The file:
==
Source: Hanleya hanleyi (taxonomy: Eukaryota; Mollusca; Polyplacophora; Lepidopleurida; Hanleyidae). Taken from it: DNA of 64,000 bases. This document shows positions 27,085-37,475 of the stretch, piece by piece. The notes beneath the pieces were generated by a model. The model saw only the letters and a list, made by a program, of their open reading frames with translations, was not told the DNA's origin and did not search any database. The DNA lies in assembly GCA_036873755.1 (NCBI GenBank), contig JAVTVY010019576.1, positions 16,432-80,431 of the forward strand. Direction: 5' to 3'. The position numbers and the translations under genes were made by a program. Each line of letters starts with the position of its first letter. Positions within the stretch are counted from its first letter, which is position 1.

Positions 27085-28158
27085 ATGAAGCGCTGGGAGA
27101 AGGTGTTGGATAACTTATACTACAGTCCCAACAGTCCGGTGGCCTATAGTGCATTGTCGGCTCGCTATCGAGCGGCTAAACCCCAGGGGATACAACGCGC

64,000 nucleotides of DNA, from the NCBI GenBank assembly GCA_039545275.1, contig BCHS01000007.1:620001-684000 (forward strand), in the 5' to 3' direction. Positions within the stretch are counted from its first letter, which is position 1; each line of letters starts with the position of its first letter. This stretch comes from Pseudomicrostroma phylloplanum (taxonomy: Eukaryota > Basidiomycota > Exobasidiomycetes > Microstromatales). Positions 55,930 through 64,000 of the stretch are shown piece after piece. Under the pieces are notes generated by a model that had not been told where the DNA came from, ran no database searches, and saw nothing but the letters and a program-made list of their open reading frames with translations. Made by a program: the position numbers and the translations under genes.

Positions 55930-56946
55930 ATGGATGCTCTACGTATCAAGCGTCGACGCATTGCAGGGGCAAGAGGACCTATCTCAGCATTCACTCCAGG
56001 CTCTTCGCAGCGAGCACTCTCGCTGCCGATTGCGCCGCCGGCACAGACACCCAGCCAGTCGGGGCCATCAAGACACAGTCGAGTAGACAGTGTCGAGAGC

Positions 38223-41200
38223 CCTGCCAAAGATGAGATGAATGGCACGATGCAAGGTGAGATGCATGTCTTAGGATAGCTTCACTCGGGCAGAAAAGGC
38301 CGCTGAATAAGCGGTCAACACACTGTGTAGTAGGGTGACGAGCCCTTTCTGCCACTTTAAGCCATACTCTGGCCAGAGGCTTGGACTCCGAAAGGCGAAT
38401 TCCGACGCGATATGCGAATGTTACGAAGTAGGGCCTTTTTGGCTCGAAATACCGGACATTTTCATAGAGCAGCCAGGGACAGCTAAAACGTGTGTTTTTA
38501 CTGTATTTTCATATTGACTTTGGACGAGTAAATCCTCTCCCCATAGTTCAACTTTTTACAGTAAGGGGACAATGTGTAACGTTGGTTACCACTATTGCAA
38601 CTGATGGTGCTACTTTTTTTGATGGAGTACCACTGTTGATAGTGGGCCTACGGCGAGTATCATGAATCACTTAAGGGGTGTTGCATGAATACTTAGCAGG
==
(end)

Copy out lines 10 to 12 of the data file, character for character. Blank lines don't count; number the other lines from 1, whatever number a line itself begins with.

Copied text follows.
38223 CCTGCCAAAGATGAGATGAATGGCACGATGCAAGGTGAGATGCATGTCTTAGGATAGCTTCACTCGGGCAGAAAAGGC
38301 CGCTGAATAAGCGGTCAACACACTGTGTAGTAGGGTGACGAGCCCTTTCTGCCACTTTAAGCCATACTCTGGCCAGAGGCTTGGACTCCGAAAGGCGAAT
38401 TCCGACGCGATATGCGAATGTTACGAAGTAGGGCCTTTTTGGCTCGAAATACCGGACATTTTCATAGAGCAGCCAGGGACAGCTAAAACGTGTGTTTTTA